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Letter N graft forming Nellie‘s Tree, England‘s Tree of the Year 2018
Letter ‘N‘ graft forming ‘Nellie‘s Tree‘ - England‘s Tree of the Year 2018

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Route No. 768 - Thursday 28 March 2019
Aberford, Nellie's Tree, Parlington Hollins,
M1 underpasses, Long Lane, Parlington Lane
8km circuit - Aberford, Leeds . . .

Route map from Ordnance Survey Open Space service.

Map: OS Explorer 289 Leeds


Start of our walk at the junction of Main Street and Parlington Lane Aberford
Start of our walk at the junction of Main Street and Parlington Lane Aberford

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Setting off along Parlington Lane from Main Street
Setting off along Parlington Lane from Main Street

Leaving Aberford along Parlington Lane
Leaving Aberford along Parlington Lane


Looking across the fields to the right of Parlington Lane . . .

We continued out of the village along the broad track with a wooded bank to our left and pasture land up the hillside to our right. We passed a public footpath joining the track from our right and on the ridge to our right there was a large ornamental archway. This is the Parlington Triumphal Arch that commemorates the American victory over the British in the war of independence! A little further on the track passed between high stone walls leading to a short tunnel built in the 1800's to keep the traffic of pedestrians and horse drawn vehicles along Parlington Lane out of sight of the residents of Parlington Hall.

Another glorious bright spring day today, perfect for a walk. My friend, Jim, and I drove to Aberford next to the A1/M1 on the eastern edge of Leeds. We parked on the roadside on the Main Street near the southern end of the village. Near our parking spot we turned off the Main Street at map ref. SE 433 369 on to a public bridleway along a track called Parlington Lane, heading southwest out of the village. As we climbed the slope away from Main Street we passed several large houses and at the driveway to one of them there was a female mannequin dressed in a long red dress and wearing a large brimmed hat. I assumed it was an entry in the village scarecrow competition but she was too elegant to be called a scarecrow.

Part of a scarecrow competition?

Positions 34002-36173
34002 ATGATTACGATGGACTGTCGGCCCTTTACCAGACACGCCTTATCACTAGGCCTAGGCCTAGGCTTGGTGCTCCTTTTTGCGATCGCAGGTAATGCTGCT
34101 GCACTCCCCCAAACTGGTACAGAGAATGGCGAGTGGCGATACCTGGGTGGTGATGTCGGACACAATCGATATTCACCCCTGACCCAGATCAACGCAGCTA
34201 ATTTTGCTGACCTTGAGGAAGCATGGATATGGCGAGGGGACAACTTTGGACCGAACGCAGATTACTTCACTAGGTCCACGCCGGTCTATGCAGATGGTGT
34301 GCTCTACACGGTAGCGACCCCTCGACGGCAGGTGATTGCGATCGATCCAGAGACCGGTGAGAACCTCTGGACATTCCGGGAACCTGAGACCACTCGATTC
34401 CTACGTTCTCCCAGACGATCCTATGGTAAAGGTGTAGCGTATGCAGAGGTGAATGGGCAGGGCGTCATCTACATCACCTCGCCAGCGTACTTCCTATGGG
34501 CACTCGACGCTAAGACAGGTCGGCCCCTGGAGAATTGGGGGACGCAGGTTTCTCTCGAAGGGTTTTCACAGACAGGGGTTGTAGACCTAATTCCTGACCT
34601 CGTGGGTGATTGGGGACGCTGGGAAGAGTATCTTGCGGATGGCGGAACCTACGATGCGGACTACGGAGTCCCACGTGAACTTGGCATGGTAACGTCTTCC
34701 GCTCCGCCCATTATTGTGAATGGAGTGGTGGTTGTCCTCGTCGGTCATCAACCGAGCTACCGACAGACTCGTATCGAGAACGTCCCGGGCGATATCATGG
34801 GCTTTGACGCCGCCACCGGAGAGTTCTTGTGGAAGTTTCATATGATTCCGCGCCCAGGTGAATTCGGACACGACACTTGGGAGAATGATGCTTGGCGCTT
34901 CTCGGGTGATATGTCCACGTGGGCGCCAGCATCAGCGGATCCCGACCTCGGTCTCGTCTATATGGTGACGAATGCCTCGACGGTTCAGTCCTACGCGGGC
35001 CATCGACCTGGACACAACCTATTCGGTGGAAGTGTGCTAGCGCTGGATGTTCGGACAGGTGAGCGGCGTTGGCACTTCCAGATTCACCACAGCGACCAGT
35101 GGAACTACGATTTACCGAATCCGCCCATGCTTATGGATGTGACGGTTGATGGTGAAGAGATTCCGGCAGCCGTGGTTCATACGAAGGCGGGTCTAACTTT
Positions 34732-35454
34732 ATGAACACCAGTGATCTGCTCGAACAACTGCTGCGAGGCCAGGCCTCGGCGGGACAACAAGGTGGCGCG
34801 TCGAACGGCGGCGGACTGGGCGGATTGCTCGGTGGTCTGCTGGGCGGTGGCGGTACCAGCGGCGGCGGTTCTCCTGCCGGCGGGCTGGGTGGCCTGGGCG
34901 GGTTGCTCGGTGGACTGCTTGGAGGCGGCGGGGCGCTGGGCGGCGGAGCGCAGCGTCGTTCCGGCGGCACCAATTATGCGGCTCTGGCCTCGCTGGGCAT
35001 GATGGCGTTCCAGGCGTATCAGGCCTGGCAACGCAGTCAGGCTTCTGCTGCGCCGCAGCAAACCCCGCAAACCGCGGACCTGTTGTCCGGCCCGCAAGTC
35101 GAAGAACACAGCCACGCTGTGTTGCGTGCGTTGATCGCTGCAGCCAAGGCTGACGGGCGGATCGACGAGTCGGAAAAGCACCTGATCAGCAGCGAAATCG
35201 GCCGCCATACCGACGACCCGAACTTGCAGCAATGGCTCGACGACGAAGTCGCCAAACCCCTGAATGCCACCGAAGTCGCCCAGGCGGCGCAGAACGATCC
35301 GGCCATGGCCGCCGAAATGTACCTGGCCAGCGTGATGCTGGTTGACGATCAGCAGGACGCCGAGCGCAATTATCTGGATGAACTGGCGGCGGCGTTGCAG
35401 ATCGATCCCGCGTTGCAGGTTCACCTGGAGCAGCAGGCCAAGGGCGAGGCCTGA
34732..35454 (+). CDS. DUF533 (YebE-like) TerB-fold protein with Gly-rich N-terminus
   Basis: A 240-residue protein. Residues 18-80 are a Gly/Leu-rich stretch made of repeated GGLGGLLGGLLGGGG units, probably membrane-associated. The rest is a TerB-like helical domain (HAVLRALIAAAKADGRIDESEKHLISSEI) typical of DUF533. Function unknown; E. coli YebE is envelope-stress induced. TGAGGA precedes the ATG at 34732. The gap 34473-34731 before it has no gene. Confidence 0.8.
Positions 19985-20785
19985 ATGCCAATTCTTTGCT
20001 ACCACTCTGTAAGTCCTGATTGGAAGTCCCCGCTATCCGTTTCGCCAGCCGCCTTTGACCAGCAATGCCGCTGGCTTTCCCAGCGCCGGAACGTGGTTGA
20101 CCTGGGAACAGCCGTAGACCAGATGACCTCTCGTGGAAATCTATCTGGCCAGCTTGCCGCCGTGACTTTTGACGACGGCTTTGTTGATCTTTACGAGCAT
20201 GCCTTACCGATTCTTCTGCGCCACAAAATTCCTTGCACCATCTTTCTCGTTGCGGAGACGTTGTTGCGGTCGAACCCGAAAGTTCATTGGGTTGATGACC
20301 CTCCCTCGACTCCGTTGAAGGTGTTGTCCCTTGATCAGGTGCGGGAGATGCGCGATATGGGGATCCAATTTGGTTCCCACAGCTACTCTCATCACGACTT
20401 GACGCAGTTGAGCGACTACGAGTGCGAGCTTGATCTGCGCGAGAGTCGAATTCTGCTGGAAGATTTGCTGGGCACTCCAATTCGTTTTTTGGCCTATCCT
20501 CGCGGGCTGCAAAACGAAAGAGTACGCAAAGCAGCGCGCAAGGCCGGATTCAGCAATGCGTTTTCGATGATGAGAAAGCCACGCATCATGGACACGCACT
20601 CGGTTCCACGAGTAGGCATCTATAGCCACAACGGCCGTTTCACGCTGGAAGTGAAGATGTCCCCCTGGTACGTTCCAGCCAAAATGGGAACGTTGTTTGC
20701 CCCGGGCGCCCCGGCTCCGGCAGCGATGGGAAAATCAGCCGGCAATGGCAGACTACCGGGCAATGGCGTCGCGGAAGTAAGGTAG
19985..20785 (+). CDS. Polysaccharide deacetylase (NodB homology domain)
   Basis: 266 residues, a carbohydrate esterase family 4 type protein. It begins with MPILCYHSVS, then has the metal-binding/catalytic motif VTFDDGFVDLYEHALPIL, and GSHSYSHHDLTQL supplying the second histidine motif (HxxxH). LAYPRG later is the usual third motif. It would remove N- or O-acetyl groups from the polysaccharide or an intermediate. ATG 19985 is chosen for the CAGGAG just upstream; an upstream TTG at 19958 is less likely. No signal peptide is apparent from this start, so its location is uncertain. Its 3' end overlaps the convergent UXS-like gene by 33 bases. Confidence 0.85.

Part of a scarecrow competition?

Part of as large clump of celandines by the track
Part of as large clump of celandines by the track

the triumphal arch at the top of the field
. . . up to the triumphal arch at the top of the field

Tunnel taking Parlington Lane under the gardens keeping the traffic out of sight
Tunnel taking Parlington Lane under the gardens keeping the traffic out of sight

Continuing along the lane from the tunnel
Continuing along the lane from the tunnel

Investigating the second tunnel
Investigating the second tunnel

The by-pass path around the second tunnel
The by-pass path around the second tunnel

From Nellie's Tree we continued along the track to a second, longer tunnel. I think we would have needed a good torch to go through it safely and off the track to the left there is a well walked bypass. The bypass path rejoined the track just beyond the tunnel and by the track there was a stone plaque built into a wall. The inscription written in 1656 is to a faithful dog called 'Downey'.

We walked through the short tunnel and continued along the track still following the route of the public bridleway. Less than 200m from the tunnel we came to 'Nellie's Tree' on the right hand side of the track. Nellie's Tree was voted England's Tree of the Year for 2018 in a competition run by the Woodland Trust.

Nellie's Tree beside Parlington Lane
Nellie's Tree beside Parlington Lane

Following the by-pass path around the tunnel
Following the by-pass path around the tunnel

Memorial plaque to Downey the dog
Memorial plaque to Downey the dog

Passing the gamekeepers Cottage just before we turned left off the lane
Passing the gamekeepers Cottage just before we turned left off the lane

Leaving the lane for the path around the fishing lake
Leaving the lane for the path around the fishing lake

Path by the boundary fence around the fishing lake
Path by the boundary fence around the fishing lake

Path through Parlington Hollins to Lily Pit Cottage
Path through Parlington Hollins to Lily Pit Cottage

Path through Parlington Hollins to Lily Pit Cottage
Path through Parlington Hollins to Lily Pit Cottage

Just beyond the gamekeepers Cottage there is a path off Parlington Lane to the left through a small gate and alongside the fishing lake boundary fence. At the end of the fishing lake there was a wider dryer path coming down from Parlington Lane and our path joined that path. We walked along the path through the woodland called Parlington Hollins as it bent round to our left and headed in a straight line almost due south to Lily Pit Cottage.

We continued along Parlington Lane to the Gamekeepers Cottage where there was a series of picnic tables on the grass in front of the cottage. There were no signs so I do not know if it is sometimes open as a cafe? Maybe it is a facility for the anglers on the fishing lake next to the cottage.

A glimps of the fishing lake
A glimpse of the fishing lake

Joining a wider path from Parlington Lane
Joining a wider path from Parlington Lane

Path through Parlington Hollins to Lily Pit Cottage
Path through Parlington Hollins to Lily Pit Cottage

Lily Pit Cottage and the M1 motorway ahead
Lily Pit Cottage and the M1 motorway ahead

Passing Lily Pit Cottage and heading for the M1 motorway underpass
Passing Lily Pit Cottage and heading for the M1 motorway underpass

The M1 motorway underpass
The M1 motorway underpass

Joining the access road through the indusetrial estate
Joining the access road through the industrial estate

Path to the right around a builders compound
Path to the right around a builders compound